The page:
Wednesday, July 24, 2013

The Secret Life of Jesus [Part Four]


The same problem arises when we consider the claim of Irenaeus and his part to represent ‘the true Church.’ Irenaeus only uses the term ‘Christian’ a handful of times in his writings. Never invokes the term ‘Christianity’ but obsesses instead over the term ‘Church’ (Ecclesia). The break with the heresies is whether or not they claim to belong to the Church. There are many signs in his writings that a break has taken place – one as we have noted Irenaeus was actively involved in creating.

In the middle of his discussion of the Valentinian heresy Irenaeus makes reference to a belief among the sectarians that “we of the Church” are ‘animal men’ – a subordinate class of human beings who do not possess the cognitive ability (= gnostikos) to understand the truth of Christianity and its writings. It is unclear here whether again Irenaeus is actually citing something said by Valentinians about another class of Christian or indeed a personal insult thrown at him by his rival Florinus and then applied to the Church as a whole.

Similarly there is the statement in what follows that “some of the Valentinians” are “in the habit of defiling those women they teach … as has frequently been confessed by those women who have been led astray by certain of them, on their returning to the Church of God, and acknowledging this along with the rest of their errors.” Leaving the question of whether Valentinians were rapists for the moment, it is clear again that at least according to Irenaeus’s conception, it is impossible to be a Valentinian and a member of the Church. The women will only be allowed back into the fold if they confess all of their sins – in this case especially ‘sins of faith.’

The Valentinians themselves are said to argue that the Demiurge looks after the affairs of the Church (Adv Haer 7.4) But further more interpret a particular saying in the writings of St Paul to have special significance for understanding their place in the Christian community:

And that the Saviour received first-fruits of those whom He was to save, Paul declared when he said, "And if the first-fruits be holy, the lump is also holy," teaching that the expression "first- fruits" denoted that which is spiritual, but that "the lump" meant us, that is, the animal Church, the lump of which they say He assumed, and blended it with Himself, inasmuch as He is "the leaven." (Adv Haer 1.8.3)

This is a most interesting passage as comes from the mouth of the Valentinians themselves. There are series of terms here that are taken from the Book of Exodus which are made to apply to two different classes within the Christian body.

The first is what is here translated here ‘first fruits’ or aparche. This is the usual Greek translation of the Hebrew term ‘reshit’ or ‘of the head,’ ‘of the beginning’ or 'of the first.'  For instance, reshit is the first word in the Pentateuch – i.e. ‘in the beginning’ (= be-reshit) so one can already see the strong possibility that something deeply significant about this terminology is about to manifest itself. The plain meaning of the term when applied to a class of people is that they were ‘rulers’ within the Church. In other words, just as we read in Number 24:20 ‘Amalek was of the head (reshit) of nations’ so much the spiritual class, the so-called ‘gnostics’ have been in the Roman Church before Irenaeus’s expulsion of them later in the reign of Victor.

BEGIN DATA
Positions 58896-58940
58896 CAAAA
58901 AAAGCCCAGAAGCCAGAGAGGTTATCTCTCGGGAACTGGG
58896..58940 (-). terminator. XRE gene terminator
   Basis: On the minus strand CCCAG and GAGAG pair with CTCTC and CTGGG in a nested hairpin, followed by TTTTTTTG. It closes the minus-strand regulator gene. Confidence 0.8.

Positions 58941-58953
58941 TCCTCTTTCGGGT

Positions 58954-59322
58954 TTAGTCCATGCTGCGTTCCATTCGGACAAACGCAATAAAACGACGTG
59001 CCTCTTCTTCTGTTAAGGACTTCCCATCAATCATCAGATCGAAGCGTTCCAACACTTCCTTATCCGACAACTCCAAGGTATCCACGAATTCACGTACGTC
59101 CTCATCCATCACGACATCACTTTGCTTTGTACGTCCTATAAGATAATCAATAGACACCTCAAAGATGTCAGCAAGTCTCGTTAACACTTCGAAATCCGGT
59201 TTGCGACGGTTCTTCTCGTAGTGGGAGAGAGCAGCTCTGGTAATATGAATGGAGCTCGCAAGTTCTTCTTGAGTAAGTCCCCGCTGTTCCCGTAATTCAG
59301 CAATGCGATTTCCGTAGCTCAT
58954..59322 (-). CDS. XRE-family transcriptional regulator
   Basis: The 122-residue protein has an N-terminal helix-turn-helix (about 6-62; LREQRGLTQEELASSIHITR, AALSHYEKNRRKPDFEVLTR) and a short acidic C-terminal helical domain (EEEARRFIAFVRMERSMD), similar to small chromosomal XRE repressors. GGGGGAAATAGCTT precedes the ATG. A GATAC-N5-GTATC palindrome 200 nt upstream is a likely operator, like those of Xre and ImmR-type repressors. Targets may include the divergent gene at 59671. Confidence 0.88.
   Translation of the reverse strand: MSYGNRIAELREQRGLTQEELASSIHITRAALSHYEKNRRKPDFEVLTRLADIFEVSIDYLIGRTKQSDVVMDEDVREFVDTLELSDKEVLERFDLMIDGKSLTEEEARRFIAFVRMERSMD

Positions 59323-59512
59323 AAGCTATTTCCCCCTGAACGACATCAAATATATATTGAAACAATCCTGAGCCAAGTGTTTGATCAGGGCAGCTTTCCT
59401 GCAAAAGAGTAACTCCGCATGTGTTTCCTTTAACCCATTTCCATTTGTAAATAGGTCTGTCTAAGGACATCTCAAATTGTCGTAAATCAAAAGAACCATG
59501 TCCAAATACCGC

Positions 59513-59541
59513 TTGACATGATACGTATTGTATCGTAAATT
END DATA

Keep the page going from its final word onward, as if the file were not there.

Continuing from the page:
The second reference phurama is the specific term used by the Book of Exodus to describe the mixed dough in the hands of the Israelites before they leave Egypt:

The Egyptians urged the people to hurry and leave the country. "For otherwise," they said, "we will all die!" So the people took their phurama before the yeast was added, and carried it on their shoulders in kneading troughs wrapped in clothing. The Israelites did as Moses instructed and asked the Egyptians for articles of silver and gold and for clothing. The LORD had made the Egyptians favorably disposed toward the people, and they gave them what they asked for; so they plundered the Egyptians.

It would seem that phurama or massa in Latin represented a class of people who were not yet perfect – and to follow the typical Christian interpretation of the Exodus narrative – and thus needed ‘leaven’ (i.e. gnosis) to be added to them before being allowed to enter the Promised Land (= the kingdom of God). This understanding seems to be reinforced in the early baptism rites with milk and honey being given to the catechumen after the completion of the initiation (= Ex 3:8 “I have come down to rescue them from the hand of the Egyptians and to bring them up out of that land into a good and spacious land, a land flowing with milk and honey”).

The point of course is that it is Paul who indicates the existence of two classes of individuals and the notion that the ‘heads’ of the community need to be holy in order to keep the rest of the body holy. The Valentinians applied this saying to themselves insofar as they were the tradition leadership of the Roman community, something reinforced by Florinus’s standing with Victor before the arrival of Irenaeus. The implication of all of this is clearly that Irenaeus cut off the head of the traditional leadership in Rome to transplant his ideas of ‘orthodoxy’ in the community. We just haven’t yet figured out how this accomplished or why it was so widely accepted.

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